Like many other carriers, Singapore Airlines’ budget subsidiary Scoot all but ceased operating its mainland China network early last month due to the COVID-19 outbreak, with Singapore refusing entry or transit to new visitors from the country.
Those rules remain in force, so it’s interesting that just a few hours ago a Scoot Boeing 787-9 (9V-OJA) departed from Changi for Nanjing, China under its regular flight number TR180, at the regular daily departure time of 10.30am.
This is the first time TR180 has operated since early February 2020, when Scoot suspended its mainland China flying programme.
So what’s going on exactly?
These are cargo-only flights
The 375 passenger seats on this Boeing 787-9 will all be empty for these flights. Scoot is instead operating with just two pilots on board, however the underfloor cargo compartments are filled with valuable freight travelling to and from the Jiangsu province, which has the second-highest GDP of any region in China.
The country is suffering from a significant shortage of goods supply since most airlines cancelled their flight schedules last month. While dedicated freight aircraft have continued to operate, by far the highest volume of cargo to and from China (and anywhere in the world for that matter) actually travels in the cargo compartments of passenger aircraft – and many of those have been missing from the skies for weeks now.
Fun fact: Three out of every four tonnes of cargo Singapore Airlines carries each year travels in the underfloor holds of its passenger aircraft, rather than on its seven dedicated freighter jumbos.
Similarly supply chains across Asia rely on Chinese-made components, so Scoot will no doubt be shipping parts between Nanjing and Singapore this afternoon to help industries here and elsewhere in the world, now that China is ramping up its factory output.
Foxconn, China’s largest exporter, said last week it expects the country’s production levels to return to normal by the end of March 2020. Huge numbers of employees are now heading back to work after being temporarily stuck in their home towns since the start of the Lunar New Year holiday.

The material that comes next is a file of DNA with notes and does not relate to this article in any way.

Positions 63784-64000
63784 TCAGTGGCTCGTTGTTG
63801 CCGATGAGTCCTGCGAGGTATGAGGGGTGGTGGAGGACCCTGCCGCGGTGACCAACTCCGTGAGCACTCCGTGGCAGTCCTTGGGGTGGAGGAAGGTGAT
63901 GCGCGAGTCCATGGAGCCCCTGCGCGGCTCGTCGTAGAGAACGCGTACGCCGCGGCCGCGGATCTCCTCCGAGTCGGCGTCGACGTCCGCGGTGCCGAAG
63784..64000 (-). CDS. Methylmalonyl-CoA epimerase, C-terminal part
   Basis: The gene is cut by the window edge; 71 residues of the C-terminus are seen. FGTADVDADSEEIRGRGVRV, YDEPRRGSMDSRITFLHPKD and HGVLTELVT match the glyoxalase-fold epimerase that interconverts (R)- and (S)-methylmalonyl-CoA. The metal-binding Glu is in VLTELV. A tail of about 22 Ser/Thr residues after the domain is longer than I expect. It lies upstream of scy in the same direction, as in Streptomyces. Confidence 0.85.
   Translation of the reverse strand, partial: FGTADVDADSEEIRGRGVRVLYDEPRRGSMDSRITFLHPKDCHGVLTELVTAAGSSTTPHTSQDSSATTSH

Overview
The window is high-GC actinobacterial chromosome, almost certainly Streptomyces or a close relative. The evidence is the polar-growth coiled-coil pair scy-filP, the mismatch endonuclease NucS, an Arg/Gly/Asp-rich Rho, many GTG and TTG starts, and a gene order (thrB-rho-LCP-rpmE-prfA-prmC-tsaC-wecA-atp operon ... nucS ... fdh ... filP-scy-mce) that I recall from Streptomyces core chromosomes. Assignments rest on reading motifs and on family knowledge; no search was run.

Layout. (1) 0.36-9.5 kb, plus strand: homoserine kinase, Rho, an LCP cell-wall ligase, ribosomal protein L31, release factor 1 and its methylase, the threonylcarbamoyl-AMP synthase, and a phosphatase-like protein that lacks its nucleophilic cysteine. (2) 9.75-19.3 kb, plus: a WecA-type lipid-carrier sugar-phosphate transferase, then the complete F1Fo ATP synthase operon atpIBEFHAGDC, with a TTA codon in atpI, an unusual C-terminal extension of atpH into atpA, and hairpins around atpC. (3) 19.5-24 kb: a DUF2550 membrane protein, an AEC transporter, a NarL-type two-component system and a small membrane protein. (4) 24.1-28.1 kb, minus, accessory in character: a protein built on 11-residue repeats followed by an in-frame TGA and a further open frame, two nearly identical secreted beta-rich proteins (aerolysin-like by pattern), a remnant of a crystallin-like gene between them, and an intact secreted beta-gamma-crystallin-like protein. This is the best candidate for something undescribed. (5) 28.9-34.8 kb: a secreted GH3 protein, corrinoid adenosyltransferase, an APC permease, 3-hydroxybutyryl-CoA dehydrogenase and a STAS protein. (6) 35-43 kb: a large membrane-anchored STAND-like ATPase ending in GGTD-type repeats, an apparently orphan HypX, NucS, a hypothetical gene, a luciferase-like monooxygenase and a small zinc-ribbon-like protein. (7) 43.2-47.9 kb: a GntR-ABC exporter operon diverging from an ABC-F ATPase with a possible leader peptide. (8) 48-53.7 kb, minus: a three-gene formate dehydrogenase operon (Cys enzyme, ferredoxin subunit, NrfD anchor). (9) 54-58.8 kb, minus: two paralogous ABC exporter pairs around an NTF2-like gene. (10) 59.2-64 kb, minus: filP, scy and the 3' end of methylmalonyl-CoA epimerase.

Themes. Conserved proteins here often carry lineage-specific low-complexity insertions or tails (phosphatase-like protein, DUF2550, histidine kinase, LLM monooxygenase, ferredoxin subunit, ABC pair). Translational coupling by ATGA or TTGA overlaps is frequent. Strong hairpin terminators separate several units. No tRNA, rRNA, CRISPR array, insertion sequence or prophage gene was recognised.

How many flights?
Schedule data shows that these Nanjing cargo flights (TR180/TR181) will operate two days per week (Wednesdays and Saturdays) between now and the end of March 2020.
The airline will also mount cargo flights to and from Guangzhou under the regular TR106/TR107 flight numbers and timings on Saturdays and Sundays until the end of March 2020.
We would expect more such flights extending into April 2020 and beyond to keep the fleet busy and some vital revenue coming in, with other airlines potentially doing the same while passenger flights to and from China remain unfeasible due to the travel restrictions in force.
Tentatively Scoot’s mainland China flights are open for passenger booking from 26th April 2020, though this is subject to change depending on travel restrictions being lifted.
A return to mainland China for Scoot, though perhaps not in the way many people would have expected. Flying the under-utilised Boeing 787 fleet for cargo operations probably isn’t the most efficient way to operate them, however it does bring some revenue for the group at this difficult time.
With active COVID-19 cases in mainland China now at a five-week low and almost no new cases being reported in the country each day, industrial production is rapidly restarting and factory output is rising again.
We may see even more cargo-only flights using passenger aircraft in this market over the coming weeks and months. With the COVID-19 spotlight now moving to Europe and the USA, and cautious optimism that the China’s outbreak has ‘passed its worst’, Scoot and others will be eager to start loading passengers on these flights again as soon as they can.
(Cover Photo: Amnat Phuthamrong / Shutterstock)